Elevated expression of cyclooxygenase-2 is a negative prognostic factor for disease free survival and overall survival in patients with breast carcinoma




Cyclooxygenases regulate the production of prostaglandins and play a role in tumor development and progression. The authors investigated the prognostic impact of expression of the cyclooxygenase (COX) isoforms, COX-1 and COX-2, on disease-free survival and progression-free survival in patients with primary breast carcinoma as well as the association between COX expression and other clinicopathologic parameters.


In this study COX isoform expression was determined by immunohistochemistry in a cohort of 221 patients with primary breast carcinoma.


Expression of COX-2 was detected in 36% of breast carcinoma samples and was associated significantly with several clinicopathologic parameters, including positive lymph node status (P < 0.0005), larger tumor size (P < 0.0005), poor differentiation (P < 0.0005), vascular invasion (P = 0.03), and negative estrogen receptor status (P = 0.04). In contrast, COX-1 was expressed in 45% of tumors and was associated with smaller tumor size (P = 0.02) and with negative lymph node status (P = 0.01). In a univariate survival analysis, a significant association was observed between elevated COX-2 expression and decreases in disease-free survival (P = 0.0007) and overall survival (P = 0.02). In a multivariate analysis, expression of COX-2 was of borderline significance for disease-free survival (relative risk, 1.90; 95% confidence interval, 1.00–3.59), adjusting for tumor size, histologic grade, number of positive lymph nodes, and patient age. Elevated expression of COX-1 in tumor tissue had no statistically significant influence on patient prognosis.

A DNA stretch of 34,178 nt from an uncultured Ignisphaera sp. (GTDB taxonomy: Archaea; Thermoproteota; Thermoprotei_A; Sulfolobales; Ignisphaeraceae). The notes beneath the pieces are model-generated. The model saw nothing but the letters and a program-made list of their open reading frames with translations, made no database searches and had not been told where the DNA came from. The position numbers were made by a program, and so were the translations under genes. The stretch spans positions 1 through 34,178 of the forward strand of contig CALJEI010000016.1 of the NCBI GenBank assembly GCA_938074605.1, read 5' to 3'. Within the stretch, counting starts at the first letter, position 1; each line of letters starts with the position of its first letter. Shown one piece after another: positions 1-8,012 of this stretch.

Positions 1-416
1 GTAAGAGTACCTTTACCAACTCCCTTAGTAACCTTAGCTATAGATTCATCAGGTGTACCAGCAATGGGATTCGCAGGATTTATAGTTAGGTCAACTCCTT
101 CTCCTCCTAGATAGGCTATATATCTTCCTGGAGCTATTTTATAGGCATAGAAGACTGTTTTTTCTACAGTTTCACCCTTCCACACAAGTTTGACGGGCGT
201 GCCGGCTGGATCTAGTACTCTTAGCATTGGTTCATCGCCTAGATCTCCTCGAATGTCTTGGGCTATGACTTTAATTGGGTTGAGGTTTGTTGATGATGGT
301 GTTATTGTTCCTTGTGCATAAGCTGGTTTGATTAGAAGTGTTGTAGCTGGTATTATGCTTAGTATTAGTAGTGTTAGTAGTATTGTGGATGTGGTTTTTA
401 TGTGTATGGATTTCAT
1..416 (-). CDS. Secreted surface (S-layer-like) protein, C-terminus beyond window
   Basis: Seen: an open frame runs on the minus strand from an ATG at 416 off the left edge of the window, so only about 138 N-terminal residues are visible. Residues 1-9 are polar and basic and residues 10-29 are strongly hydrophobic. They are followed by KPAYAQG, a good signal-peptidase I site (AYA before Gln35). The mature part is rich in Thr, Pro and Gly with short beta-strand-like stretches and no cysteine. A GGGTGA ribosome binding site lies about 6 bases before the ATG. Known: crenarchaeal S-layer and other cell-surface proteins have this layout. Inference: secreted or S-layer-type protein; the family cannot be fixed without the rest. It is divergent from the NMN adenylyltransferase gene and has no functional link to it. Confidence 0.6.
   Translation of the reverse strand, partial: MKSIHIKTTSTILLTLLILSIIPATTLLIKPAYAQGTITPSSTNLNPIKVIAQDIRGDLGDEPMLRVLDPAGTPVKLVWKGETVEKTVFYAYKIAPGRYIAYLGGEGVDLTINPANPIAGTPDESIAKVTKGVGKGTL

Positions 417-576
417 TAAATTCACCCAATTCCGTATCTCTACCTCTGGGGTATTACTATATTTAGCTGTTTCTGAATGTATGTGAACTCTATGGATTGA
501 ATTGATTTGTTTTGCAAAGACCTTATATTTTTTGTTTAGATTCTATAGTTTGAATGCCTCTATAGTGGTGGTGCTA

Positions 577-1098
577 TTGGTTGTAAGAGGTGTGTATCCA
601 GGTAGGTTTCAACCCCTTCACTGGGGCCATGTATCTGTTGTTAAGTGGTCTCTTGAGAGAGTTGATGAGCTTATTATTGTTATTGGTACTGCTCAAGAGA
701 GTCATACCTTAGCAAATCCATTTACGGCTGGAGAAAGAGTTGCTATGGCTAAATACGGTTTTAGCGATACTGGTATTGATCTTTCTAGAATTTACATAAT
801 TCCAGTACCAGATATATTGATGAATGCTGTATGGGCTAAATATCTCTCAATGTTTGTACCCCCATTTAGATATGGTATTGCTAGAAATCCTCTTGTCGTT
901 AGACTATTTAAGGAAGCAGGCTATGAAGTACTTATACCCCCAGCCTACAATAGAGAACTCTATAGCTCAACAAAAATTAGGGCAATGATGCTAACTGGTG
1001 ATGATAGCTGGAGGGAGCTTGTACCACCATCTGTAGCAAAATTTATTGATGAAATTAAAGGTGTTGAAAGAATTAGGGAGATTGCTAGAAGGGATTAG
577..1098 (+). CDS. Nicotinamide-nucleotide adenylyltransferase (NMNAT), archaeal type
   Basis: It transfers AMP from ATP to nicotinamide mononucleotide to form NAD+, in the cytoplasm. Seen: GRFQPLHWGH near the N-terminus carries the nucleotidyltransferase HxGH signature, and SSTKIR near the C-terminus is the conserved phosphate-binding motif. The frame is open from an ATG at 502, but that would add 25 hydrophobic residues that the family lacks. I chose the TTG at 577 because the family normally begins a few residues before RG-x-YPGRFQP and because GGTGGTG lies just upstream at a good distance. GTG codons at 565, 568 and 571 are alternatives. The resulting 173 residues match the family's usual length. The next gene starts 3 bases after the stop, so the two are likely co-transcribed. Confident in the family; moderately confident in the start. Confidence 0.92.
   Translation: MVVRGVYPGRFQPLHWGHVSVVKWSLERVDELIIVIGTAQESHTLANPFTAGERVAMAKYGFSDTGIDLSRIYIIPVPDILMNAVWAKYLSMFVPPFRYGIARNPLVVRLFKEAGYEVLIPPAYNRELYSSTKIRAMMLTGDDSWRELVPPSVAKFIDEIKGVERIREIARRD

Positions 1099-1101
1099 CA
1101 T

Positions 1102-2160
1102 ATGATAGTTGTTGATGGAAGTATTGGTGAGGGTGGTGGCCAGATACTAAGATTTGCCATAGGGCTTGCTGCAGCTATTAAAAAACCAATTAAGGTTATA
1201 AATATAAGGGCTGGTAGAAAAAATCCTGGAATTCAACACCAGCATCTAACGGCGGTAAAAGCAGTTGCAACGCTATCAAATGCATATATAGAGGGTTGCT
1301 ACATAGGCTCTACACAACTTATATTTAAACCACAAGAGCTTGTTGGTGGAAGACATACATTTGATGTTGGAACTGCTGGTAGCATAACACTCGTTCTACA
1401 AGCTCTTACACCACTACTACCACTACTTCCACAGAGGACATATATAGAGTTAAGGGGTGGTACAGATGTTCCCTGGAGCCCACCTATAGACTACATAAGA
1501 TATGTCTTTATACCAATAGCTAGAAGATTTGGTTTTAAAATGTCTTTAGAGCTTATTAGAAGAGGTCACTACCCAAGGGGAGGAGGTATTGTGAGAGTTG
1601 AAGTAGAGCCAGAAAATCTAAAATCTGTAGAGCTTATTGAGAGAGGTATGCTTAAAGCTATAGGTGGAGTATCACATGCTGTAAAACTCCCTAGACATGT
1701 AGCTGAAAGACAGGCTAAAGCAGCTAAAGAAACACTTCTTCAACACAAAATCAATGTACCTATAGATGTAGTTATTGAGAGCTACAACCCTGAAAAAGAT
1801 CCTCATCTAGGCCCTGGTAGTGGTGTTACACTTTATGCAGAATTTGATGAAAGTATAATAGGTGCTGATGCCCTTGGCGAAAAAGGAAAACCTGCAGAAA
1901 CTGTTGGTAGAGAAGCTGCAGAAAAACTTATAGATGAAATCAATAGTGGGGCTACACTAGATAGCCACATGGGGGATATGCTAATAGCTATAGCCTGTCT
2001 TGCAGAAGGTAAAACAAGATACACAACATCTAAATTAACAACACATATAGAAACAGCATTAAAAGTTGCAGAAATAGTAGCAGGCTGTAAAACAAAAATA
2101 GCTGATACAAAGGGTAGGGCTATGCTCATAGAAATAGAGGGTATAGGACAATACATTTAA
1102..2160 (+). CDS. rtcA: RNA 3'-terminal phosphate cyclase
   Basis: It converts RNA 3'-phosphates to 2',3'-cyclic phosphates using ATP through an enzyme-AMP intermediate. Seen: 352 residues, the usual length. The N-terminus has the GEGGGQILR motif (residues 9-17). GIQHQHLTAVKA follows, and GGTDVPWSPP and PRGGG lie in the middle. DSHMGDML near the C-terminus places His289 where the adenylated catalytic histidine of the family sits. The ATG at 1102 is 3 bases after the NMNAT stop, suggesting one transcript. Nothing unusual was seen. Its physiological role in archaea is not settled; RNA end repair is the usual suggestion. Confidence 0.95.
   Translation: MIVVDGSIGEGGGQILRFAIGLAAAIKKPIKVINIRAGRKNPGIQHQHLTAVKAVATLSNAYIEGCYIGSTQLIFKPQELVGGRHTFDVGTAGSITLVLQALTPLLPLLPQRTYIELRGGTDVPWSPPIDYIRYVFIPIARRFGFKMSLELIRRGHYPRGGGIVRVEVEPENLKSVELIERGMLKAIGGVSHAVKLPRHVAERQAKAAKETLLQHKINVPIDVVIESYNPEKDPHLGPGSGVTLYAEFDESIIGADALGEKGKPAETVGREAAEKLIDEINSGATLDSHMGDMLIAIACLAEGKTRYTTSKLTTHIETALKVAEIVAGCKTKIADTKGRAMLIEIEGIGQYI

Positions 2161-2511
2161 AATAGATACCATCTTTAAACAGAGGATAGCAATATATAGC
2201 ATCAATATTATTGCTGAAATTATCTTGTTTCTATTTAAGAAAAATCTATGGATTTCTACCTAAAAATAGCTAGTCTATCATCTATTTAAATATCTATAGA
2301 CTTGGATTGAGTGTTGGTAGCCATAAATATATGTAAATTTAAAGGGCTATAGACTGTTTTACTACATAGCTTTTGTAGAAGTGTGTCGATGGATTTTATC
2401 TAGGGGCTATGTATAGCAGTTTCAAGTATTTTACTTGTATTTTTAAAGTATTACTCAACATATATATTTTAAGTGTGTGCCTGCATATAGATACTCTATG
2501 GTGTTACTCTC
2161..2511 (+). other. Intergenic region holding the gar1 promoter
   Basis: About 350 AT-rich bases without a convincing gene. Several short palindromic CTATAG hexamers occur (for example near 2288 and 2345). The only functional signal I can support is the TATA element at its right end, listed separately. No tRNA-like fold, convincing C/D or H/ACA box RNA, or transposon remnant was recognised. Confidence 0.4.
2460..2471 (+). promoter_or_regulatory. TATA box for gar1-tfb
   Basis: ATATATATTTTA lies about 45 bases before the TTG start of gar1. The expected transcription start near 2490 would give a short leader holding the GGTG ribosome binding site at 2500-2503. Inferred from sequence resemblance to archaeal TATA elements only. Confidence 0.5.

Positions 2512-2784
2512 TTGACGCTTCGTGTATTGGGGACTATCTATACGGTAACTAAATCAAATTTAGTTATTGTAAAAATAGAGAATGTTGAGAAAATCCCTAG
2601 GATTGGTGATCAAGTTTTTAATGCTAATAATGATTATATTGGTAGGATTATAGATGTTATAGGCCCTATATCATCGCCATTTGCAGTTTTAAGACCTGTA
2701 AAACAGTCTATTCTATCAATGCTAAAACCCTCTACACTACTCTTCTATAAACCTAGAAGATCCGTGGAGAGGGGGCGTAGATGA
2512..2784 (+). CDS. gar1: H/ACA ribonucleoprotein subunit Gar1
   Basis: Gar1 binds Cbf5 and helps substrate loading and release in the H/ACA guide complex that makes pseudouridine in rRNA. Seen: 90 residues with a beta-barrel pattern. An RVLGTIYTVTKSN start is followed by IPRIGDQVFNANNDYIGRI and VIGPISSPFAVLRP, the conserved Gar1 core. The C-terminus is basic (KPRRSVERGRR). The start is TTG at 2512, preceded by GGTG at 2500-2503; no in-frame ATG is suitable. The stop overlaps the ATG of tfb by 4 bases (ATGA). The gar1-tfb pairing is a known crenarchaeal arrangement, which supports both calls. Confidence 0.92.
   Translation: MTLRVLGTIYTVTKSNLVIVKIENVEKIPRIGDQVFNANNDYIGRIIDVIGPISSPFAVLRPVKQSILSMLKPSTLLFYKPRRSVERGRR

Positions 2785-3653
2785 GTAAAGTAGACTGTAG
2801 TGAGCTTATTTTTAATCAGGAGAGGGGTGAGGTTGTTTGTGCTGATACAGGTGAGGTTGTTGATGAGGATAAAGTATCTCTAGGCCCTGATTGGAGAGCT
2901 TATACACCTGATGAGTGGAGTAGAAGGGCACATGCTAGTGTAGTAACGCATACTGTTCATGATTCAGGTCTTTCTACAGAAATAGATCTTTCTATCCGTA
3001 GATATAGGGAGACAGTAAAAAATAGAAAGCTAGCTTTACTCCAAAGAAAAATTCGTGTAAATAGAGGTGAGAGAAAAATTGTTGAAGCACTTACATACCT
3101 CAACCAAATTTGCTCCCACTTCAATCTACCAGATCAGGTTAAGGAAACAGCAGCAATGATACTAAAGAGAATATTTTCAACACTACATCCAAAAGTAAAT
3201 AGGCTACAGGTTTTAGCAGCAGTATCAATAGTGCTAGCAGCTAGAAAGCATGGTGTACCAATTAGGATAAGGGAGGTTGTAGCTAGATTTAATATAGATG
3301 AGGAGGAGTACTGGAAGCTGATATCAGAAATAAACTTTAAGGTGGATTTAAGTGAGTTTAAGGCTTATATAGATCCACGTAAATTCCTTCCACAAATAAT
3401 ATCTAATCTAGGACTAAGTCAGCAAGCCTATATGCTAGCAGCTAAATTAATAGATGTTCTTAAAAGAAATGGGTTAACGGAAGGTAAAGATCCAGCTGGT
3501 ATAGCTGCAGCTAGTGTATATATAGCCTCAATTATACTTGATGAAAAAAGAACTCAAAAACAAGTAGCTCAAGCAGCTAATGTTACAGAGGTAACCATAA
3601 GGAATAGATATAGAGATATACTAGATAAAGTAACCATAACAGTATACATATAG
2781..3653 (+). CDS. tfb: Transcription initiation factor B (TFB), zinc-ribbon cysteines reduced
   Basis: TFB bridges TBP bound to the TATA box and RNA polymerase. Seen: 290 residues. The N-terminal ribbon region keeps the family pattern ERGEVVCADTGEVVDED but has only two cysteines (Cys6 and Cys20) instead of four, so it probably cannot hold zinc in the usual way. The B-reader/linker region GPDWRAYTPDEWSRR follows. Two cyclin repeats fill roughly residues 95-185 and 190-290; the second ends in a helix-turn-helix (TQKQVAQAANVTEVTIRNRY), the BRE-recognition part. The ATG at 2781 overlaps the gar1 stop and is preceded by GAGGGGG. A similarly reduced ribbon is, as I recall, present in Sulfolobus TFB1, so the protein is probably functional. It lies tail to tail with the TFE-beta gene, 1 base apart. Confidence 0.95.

The current data suggest that increased expression of COX-2 may play a role in the progression of primary breast carcinoma. It remains to be investigated whether treatment with selective inhibitors of COX-2 may be an additional therapeutic option for patients with breast carcinoma. Cancer 2003;97:2978–87. © 2003 American Cancer Society.

DOI 10.1002/cncr.11437